3. Sometimes I really do just want to hang out with my son, like most parent/child pairs we get into a groove with each other and have similar taste. I enjoy spending time with Ri solo to connect and get in his head a bit. As much as I love Bina and T they get in the middle of this time. I don’t get to see Ri as often as I see them. If I bring them along, Ri is distracted by his sisters. They are about the same age and have a lot in common so of course they are going to talk among themselves and trade youtube videos. When Bina and/or T are there I find myself left out of conversations most of the time. A lot of non-poly, non-blended families work to make sure each parent has 1:1 time with each child, this is exactly what I’m doing. 
  4. As much as I love Bina and T, they are high maintenance people. They must have creature comforts, screens, entertainment, snacks and their beds the second they are tired. Ri and I tend to just roll with whatever comes up, it’s how we are. Ok, sure Ri is the worlds pickiest eater, but you can find pizza pretty much anywhere. Other than food he’ll generally go with the flow. That drive in movie Lena mentioned? Yeah, we’ve tried that, it’s a nightmare. The movies go on until well after midnight (double features!!) someone will be miserable because they are so tired but the car is too noisy and uncomfortable to sleep in. If we get food this one doesn’t like x, that one doesn’t like y.  There are mosquitoes and the weather might not be perfect. There is just a whole lot of whining if all six of us go. Whining makes me turn into The Hulk. If just Ri and I go we split a pizza, grab some popcorn and a couple soda’s and we settle in for the night. If one of us gets tired (usually me) no big, I’ll just doze for a bit, wake me for a good part. Easy peasy and relaxing to boot. Recreation that stresses me out is just not fun.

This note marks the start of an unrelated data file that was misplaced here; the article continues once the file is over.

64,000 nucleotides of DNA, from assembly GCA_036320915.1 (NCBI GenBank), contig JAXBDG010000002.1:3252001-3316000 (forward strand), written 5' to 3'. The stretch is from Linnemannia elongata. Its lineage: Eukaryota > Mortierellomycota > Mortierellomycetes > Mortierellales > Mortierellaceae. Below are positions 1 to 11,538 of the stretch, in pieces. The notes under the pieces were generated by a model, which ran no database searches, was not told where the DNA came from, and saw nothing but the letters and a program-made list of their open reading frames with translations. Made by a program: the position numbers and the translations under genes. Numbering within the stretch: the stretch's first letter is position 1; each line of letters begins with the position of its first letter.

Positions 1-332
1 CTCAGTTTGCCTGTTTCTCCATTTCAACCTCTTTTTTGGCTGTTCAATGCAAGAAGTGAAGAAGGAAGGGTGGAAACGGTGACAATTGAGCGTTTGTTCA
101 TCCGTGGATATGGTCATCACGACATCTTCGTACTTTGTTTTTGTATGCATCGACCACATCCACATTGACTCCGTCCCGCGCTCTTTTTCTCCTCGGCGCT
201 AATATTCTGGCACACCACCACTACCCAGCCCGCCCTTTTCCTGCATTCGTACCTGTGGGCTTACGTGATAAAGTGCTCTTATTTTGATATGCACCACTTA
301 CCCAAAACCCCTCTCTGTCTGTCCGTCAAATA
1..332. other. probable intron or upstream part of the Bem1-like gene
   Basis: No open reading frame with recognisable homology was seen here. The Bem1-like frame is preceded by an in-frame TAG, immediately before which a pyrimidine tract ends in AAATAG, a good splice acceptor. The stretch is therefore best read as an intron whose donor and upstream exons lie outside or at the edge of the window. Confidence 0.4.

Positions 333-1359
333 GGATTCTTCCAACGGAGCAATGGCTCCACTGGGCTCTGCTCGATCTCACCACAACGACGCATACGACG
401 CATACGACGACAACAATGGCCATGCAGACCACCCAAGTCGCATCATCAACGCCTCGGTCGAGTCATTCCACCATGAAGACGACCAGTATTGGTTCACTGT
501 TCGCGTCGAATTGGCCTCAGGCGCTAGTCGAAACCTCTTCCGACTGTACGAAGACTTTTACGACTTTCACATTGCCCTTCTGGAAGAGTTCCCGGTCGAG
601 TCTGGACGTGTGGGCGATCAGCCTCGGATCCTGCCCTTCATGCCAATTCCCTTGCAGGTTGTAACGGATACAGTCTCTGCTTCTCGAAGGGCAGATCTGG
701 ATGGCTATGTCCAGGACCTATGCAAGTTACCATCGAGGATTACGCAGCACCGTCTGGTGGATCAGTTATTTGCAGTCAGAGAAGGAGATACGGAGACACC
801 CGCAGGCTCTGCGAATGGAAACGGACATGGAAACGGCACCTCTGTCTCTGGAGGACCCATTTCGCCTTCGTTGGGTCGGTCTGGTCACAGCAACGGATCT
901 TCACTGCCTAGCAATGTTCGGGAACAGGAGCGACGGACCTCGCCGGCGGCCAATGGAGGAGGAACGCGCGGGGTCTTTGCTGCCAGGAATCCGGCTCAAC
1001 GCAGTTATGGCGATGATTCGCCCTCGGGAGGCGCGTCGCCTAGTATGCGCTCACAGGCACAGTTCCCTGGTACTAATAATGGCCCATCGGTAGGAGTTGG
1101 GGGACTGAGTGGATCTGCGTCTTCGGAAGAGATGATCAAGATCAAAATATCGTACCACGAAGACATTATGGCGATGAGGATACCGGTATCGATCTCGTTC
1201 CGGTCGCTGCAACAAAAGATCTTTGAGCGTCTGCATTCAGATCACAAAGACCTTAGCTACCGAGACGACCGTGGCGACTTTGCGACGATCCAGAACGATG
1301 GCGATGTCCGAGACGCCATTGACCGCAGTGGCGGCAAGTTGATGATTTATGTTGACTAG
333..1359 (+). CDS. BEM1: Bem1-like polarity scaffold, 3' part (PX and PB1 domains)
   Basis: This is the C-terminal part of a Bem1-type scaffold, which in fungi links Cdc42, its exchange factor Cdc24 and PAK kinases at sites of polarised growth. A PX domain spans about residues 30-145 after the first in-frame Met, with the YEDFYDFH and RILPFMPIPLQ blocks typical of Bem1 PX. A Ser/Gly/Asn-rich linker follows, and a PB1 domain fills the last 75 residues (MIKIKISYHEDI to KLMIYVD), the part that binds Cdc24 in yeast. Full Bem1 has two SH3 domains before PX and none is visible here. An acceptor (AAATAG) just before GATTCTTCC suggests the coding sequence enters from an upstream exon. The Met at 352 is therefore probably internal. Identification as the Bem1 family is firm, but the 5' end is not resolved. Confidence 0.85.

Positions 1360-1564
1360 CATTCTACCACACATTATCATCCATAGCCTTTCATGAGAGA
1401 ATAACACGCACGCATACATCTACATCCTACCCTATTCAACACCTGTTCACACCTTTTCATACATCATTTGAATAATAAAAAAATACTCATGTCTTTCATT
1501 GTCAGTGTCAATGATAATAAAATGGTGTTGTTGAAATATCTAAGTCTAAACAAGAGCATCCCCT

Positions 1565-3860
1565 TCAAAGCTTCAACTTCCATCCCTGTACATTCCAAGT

5. I really do need alone time, its just how I relax and get my head back together.
  6. I can’t help but notice that all the 1:1 time Lena spends with Bina wasn’t mentioned. Or the time she spends with her big brother. Sure they go see their mom but then there is lunch and movies or television or whatever. They spend time together because they enjoy the same things, so they do/watch those things together. It’s good. I fully support it, I loved spending time with my family too. It’s important!!   

But things change. And people change. The more time we spend together, the more our learned behaviors lessen. It took me a long time to un-learn what had been ingrained in me for three quarters of my life. Catie challenges everything I had known as fact. I no longer flinch when she says she’s going to dinner with her family. Or when she goes somewhere with Ri. And she no longer finches when we speak Portuguese. 😉

Okay, let’s be honest here…  When she booked her cruise with just Ri, I needed to process it. Again, I consider us one family, and she sees it differently. It doesn’t mean our viewpoints are wrong. They’re just different.

If she had to wait until the six of us were available, she’d be waiting for forever. Remember the post about vacation? We would need formal invites, and acceptance notices. And it’s not fair to make her wait. But it still hurts to be excluded.

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I know, I know. I’ll continue to work on my codependency issues.

Catie: We need to go over the definition of “excluded” I never said “You people are not coming with us!” And I do consider us one family. I just look at situations as a whole. There is no way right now for all six of us to be away for more than a long weekend. It’s not going to happen. I don’t think that should mean that we don’t get to go away ever. Please keep in mind that (for me) this is very much a two way street. If Paul and Lena want to go away together with just their kids (or with just each other?) Go. Please by all means go. I will not be hurt or insulted or feel excluded. Our reality right now just does not allow for longer than 3 day vacations. It sucks, I wish we could all go away every single time but the reality of our life right now just does not allow for that. I don’t think this point of view makes me consider us as two separate families. We’re one family with very complicated schedules. 

We’ve decided:

Catie: Yup. And even if I need alone time and 1:1 time with my son it doesn’t mean that I don’t love the four of them. I do, I also love the times when all six of us are together. I think I go above and beyond to be supportive, helpful, present and involved. I show up to the events (even if I don’t want to), I take the pictures, get meals on the table that everyone can eat, do the shopping, help renovate, attack weeds, clean up, walk dogs, contribute financially. Whatever it takes to keep the family running. To me that’s what being a family is about, the small day to day crap that gets constantly overlooked. 

I love her…

Lena